Love: Highway to peace PDF Print E-mail
Tuesday, 29 November 2011 13:52

Can a man (or woman) live without love?, a French writer once upon a time philosophically asked.

The Muslim and Christian religious leaders of Mindanao, through their Bishops-Ulama Conference (BUC), have made that almighty moral virtue the centerpiece of the theme for this year’s Mindanao-wide Week of Peace celebration: “Common Word  Between Us:  Love of  God, Love of Neighbor”.  Both the Bible and Koran, they point out, declare and teach the primacy of love and thus Muslims and Christians can achieve peace only “through a life based on ‘Love of God, Love of  Neighbor.’”  Their admonition hearkens back to a letter of solidarity written by over 130 Islamic scholars four years ago to their Christian peers to forge a united front in the search for world peace.

The highway to peace is through love, the BUC emphasizes.  But, they noted, “the conflicts, wars and animosities, among and between Christians and Muslims in the global society today can be traced to the wrong understanding and/or violation of this commandment” to love.  Love today, in other words, has lost its power over man’s hearts and minds.   By the same premise, the people of Mindanao suffer from this affliction and this is the basic reason behind the Bangsamoro war and our other long-running scourges of violence.

To have and enjoy peace individually and collectively, a person must imbibe and practice genuine love.  During the launching of the Week of Peace celebration and renewal of commitment by the members of the Inter-Religious Solidarity Movement for Peace last November 19, Peace Advocates Zamboanga (PAZ) president Fr. Angel Calvo in his message quoted from the first Letter of John:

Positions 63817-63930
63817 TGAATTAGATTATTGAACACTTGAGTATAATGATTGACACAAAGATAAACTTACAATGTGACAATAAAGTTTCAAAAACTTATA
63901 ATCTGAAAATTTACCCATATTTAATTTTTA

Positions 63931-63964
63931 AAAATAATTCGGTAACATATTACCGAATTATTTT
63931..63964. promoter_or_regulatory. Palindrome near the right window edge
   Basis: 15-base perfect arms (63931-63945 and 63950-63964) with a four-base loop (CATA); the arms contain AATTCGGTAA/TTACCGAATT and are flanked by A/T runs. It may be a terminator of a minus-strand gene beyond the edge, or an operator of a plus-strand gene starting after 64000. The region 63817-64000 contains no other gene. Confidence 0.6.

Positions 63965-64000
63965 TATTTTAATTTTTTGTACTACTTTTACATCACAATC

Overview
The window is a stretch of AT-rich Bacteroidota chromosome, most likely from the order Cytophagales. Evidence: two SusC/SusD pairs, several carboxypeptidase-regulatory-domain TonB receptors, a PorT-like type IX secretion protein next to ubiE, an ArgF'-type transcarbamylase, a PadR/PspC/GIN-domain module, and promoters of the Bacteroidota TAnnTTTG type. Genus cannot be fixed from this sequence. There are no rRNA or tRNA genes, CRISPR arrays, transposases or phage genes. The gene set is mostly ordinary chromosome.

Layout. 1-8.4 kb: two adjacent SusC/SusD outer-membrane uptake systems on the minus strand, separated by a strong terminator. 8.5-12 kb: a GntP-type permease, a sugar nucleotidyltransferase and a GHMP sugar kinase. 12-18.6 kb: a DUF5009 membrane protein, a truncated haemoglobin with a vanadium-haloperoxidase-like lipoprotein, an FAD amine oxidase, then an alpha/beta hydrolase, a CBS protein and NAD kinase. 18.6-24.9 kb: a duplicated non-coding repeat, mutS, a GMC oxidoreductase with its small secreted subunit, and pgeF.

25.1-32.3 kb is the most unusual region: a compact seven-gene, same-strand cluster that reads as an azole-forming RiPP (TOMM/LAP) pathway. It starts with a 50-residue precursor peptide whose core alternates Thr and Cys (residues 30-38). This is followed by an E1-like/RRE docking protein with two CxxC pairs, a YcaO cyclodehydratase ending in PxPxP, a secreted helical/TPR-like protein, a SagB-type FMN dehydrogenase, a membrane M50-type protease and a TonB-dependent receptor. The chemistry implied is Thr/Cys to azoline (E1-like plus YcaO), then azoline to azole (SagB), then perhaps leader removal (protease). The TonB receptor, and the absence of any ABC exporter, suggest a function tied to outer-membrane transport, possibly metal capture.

“We love because God first loved us.  If anyone says, ‘I love God’ yet hates one’s brother or sister, that one is a liar.  For anyone who does not love one’s brother or sister, whom we have seen, cannot love God, whom we have not seen.  And God has given us this command: Whoever loves God must also love their brother and sister.”  

In his book entitled “Moral Wisdom”, Jesuit priest Fr. James Keenan narrated  how most of the victims of the New York Twin Towers terrorist attack acted once they realized instant death was inevitable as they got trapped in the burning buildings and plummeting airplanes.  Using their cellphones, they called their mothers, fathers, wives, husbands and children and said how much they love them.   In the face of death from an incredible violence, they chose love over anger, hatred or blame.  Death is a certainty for anyone anywhere, but the ever-present danger of violence in Mindanao makes it more immediate for its residents. 

“Love is a great and good thing,” said Thomas a’ Kempis, “and alone makes heavy burdens light and bears in equal balance things pleasing and displeasing. . .makes bitter things tasteful and sweet. .. restricted in its liberty and is in great freedom . . sees reason to fear and does not fear. . and through special help of grace is delivered from all perils and  dangers.”

The wise men, and no less than God himself, have spoken:  With love all things – and especially peace – are possible. 
(Week of Peace 2011 is being celebrated November 24 – December 1.)  — Peace Advocates Zamboanga